We also bussed to Finisterre, explored the lighthouse, picked scallop shells up off the beach and, later on back in Santiago, enjoyed some vino tinto and seafood tapas.
Pilgrim House, I found out, is a valuable resource for any pilgrim who needs assistance, especially those who are lost and confused about their journey like I was. I joined the support circle where I spilled my guts and listened to others spill theirs. We supported one another just by being there and quietly listening without judgment. We also had deep, meaningful conversation about why we thought we were there, what we thought went wrong and how to come to terms with our journeys and move forward in a new direction.
During the circle, I had mentioned my concern that I might not be a good hospitalera because I had quit my Camino. Others encouraged me, saying that I would be an even better one since not only do I understand how beautiful and life-changing walking the Camino can be but also how disappointing and confusing it can be when the journey doesn’t turn out the way that you had hoped. I could see both sides.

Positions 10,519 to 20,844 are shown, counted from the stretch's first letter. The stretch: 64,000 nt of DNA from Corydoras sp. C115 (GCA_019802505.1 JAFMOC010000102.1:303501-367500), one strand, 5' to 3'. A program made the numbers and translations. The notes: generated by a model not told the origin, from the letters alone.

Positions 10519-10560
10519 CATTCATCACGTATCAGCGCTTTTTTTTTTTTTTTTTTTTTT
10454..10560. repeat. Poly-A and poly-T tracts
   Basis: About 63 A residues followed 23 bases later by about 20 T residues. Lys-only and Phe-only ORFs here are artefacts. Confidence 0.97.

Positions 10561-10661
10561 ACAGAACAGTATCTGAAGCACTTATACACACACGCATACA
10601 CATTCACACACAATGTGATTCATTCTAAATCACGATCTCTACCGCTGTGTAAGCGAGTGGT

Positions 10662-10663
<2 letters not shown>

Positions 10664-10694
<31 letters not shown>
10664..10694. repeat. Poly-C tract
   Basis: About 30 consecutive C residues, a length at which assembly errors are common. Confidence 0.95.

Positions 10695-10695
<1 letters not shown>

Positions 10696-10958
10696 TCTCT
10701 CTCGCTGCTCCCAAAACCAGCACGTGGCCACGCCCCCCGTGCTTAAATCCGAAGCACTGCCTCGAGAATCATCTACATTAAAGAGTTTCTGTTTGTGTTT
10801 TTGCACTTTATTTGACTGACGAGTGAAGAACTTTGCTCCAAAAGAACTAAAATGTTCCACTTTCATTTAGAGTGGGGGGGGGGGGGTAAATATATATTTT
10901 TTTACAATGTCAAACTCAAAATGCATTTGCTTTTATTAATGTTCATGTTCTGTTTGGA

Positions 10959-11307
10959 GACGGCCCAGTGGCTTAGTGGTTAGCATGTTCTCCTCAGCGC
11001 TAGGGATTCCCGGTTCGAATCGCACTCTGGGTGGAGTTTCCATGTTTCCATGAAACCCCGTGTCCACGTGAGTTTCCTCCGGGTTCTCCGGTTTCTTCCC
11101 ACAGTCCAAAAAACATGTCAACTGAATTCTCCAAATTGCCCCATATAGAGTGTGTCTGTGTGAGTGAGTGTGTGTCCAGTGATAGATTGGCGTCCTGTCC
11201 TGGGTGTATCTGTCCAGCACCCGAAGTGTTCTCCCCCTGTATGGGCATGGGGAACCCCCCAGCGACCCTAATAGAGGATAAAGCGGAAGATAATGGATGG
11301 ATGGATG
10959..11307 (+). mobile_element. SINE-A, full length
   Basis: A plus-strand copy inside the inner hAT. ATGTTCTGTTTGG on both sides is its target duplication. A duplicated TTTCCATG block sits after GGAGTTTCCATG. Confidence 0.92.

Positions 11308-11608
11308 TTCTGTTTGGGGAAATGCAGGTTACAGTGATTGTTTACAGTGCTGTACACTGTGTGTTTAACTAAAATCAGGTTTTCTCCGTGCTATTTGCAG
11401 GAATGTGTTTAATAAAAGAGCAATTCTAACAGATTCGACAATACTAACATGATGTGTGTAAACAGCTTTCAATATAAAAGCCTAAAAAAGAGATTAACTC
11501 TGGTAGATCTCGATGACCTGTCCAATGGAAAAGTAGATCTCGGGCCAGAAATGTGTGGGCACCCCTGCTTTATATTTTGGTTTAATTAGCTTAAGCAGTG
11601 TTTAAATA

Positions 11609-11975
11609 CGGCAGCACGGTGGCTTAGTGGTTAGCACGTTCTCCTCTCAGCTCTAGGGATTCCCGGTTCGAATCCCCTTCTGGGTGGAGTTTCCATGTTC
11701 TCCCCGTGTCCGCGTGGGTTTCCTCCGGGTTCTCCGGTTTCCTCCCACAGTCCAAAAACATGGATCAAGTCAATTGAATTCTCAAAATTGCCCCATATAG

Often people choose to walk the Camino with a purpose in mind whether it is to contemplate or come to terms with a big life change or decision or, alternately, to enjoy the challenge, solitude or to knock a world-famous pilgrimage off their bucket list. Some of us figure things out along the way like I had the first time I walked the French Way in 2013 and sometimes we don’t, like me on this recent journey. Luckily, there are a few resources out there to help when things get confusing.
David’s journey on the Camino was just about over. He’d be heading home shortly, but not before volunteering some time to restore an old abbey and then relaxing on a beach in Barcelona. Me? I had a month to kill before volunteering as hospitalera for two weeks in Grañon, a special-to-me tiny village in the heart of the la Rioja wine country along the Camino.
My first stop, though, would be a tiny village called Moratinos on the Meseta. A special invitation in response to my thread had caught my eye. It was from a couple, Rebekah and Patrick, who run a special albergue there called, Peaceable Kingdom. It is a retreat for pilgrims who have “crashed and burned” so to speak. In a way, although not physically, I guess I emotionally fit that description so I accepted their invitation.
So, as David stood on the cobblestone street smiling at me, I nodded, smiled back and with a wave goodbye I turned and walked into the Last Stamp Hostal for the last time to pack my bags for my morning bus ride.